Physical exercise helps keeps cancer at bay: WHO

Feb 03, 2011

The World Health Organisation is advising people engage in at least 150 minutes of "moderate" physical exercise a week to reduce the risk of breast and colon cancers, in new recommendations published Friday.

"Cancer is preventable and many cancers are avoidable," said Eduardo Cazap, president of the Union for International Cancer Control (UICC) and one of the authors of the joint "Global Recommendations on Physical Activity for Health".

UICC and WHO experts estimate based on scientific evidence that around 25 percent of breast and colon cancers could be prevented by undertaking physical activity, while exercise can also affect other types of cancers.

"The dose of physical activity required is 150 minutes a week," WHO health promotion expert Tim Armstrong told journalists.

"Most individuals can accomplish it, it's 30 minutes of moderate effort like walking on five days of the week," he explained.

The WHO ranks lack of physical activity alongside tobacco, diabetes and as a health risk, leading to the deaths of 3.2 million people a year.

"Physical inactivity is the fourth leading risk factor for all global deaths, with 31 percent of the world's population not physically active," said Dr Ala Alwan, WHO assistant director-general for non-communicable diseases and mental health.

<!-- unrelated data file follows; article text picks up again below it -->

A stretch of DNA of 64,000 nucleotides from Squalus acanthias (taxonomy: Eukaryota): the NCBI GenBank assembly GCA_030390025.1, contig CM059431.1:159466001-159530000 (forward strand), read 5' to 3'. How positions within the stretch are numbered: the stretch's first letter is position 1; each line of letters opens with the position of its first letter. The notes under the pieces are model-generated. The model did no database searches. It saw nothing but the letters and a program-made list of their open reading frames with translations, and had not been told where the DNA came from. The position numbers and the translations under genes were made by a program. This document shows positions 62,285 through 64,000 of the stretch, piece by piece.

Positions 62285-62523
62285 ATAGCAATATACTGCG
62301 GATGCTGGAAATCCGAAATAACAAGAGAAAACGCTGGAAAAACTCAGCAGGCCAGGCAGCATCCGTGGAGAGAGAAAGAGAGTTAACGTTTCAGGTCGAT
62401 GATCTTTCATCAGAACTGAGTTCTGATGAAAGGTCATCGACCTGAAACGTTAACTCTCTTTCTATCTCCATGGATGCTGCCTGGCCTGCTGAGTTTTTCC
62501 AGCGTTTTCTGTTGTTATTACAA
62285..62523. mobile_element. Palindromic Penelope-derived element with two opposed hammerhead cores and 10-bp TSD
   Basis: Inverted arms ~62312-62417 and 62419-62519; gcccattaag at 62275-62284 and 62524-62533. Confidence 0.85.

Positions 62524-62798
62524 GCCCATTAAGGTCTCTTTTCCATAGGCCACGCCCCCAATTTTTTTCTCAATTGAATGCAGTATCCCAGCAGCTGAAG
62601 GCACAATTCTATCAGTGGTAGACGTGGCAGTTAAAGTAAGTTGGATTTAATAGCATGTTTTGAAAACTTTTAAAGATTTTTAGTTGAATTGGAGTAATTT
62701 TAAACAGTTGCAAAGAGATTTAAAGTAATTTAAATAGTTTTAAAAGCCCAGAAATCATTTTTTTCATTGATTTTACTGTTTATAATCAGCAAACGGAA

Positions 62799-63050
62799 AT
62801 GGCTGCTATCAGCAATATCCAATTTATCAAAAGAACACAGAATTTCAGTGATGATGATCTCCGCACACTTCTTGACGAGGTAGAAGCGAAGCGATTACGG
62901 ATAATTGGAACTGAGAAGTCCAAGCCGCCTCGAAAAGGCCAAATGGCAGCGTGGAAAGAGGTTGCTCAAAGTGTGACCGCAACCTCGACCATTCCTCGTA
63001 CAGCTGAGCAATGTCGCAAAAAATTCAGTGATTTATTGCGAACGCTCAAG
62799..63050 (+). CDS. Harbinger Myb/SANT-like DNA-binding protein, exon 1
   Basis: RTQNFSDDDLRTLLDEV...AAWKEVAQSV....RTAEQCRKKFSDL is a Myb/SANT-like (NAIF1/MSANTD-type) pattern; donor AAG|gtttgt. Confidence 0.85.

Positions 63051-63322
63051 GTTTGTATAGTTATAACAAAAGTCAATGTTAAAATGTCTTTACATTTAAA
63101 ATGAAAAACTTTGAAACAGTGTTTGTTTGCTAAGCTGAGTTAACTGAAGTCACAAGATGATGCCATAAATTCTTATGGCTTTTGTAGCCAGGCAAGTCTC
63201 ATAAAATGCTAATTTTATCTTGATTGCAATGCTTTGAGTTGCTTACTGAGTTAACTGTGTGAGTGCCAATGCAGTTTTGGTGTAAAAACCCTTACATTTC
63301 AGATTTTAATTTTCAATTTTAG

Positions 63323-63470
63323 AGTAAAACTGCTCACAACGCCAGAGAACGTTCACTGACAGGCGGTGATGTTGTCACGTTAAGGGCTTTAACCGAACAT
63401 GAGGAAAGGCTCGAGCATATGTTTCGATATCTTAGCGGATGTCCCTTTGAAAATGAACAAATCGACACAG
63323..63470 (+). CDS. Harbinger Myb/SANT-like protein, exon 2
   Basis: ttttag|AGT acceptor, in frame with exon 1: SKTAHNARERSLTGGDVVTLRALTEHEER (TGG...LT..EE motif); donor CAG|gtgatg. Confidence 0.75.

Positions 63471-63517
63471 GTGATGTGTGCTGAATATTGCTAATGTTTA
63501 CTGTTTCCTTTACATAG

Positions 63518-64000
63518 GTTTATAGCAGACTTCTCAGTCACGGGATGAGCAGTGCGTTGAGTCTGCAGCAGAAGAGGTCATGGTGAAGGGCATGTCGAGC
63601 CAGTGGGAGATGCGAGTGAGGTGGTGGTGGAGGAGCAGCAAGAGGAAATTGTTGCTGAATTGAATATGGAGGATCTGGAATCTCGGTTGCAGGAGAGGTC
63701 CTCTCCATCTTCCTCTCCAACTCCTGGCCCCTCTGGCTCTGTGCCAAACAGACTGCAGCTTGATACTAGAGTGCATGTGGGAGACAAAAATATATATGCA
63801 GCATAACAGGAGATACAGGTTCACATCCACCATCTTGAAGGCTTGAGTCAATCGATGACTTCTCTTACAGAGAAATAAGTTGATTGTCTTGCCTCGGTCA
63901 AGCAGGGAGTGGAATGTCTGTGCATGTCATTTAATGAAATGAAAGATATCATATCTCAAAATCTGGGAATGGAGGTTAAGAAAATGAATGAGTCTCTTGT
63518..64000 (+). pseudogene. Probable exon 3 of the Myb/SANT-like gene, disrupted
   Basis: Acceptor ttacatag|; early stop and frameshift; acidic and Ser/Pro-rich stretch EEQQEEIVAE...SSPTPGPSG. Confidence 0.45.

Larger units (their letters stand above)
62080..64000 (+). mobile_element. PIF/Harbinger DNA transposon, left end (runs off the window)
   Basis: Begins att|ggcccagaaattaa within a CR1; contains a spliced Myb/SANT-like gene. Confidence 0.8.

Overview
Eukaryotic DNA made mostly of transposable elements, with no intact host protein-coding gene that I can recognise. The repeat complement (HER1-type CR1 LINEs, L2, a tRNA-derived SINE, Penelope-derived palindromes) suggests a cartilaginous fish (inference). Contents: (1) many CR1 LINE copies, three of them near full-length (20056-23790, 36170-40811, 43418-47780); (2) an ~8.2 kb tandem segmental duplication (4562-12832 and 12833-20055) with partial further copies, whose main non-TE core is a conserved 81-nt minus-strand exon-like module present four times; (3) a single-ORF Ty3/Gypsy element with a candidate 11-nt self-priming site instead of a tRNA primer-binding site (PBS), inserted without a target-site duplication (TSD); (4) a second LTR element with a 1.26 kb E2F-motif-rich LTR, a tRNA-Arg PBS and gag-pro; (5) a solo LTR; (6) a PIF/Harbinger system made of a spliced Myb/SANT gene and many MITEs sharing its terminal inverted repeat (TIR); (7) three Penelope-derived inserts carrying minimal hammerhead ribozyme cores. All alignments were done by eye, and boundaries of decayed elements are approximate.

Some 460,000 women died as a result of in 2008 while about 610,000 died of colorectal cancers, according to UN health agency data.

Cazap underlined that one person in two is likely to have a cancer in their lifetime, and the probability grows with ageing.

The UICC believes that the problem of physical inactivity is now extending beyond industralised nations to emerging nations where the population is becoming wealthier.

The recommendations were released for World Cancer Day on Friday.

Explore further: Bar attendance supports heavy drinking by young adults in the US-Mexico border region

add to favorites email to friend print save as pdf

Related Stories

People who exercise lower their risk of colon cancer

Feb 12, 2009

An ambitious new study has added considerable weight to the claim that exercise can lower the risk for colon cancer. Researchers at Washington University School of Medicine in St. Louis and Harvard University combined and ...

Recommended for you

Hospital acquisitions leading to increased patient costs

13 hours ago

The trend of hospitals consolidating medical groups and physician practices in an effort to improve the coordination of patient care is backfiring and increasing the cost of patient care, according to a new study led by the ...

Study examines effect of hospital switch to for-profit status

13 hours ago

Hospital conversion from nonprofit to for-profit status in the 2000s was associated with better subsequent financial health but had no relationship to the quality of care delivered, mortality rates, or the proportion of poor ...

Competition keeps health-care costs low, researchers find

13 hours ago

Medical practices in less competitive health-care markets charge more for services, according to a study conducted by researchers at the Stanford University School of Medicine and the National Bureau of Economic Research.

User comments : 0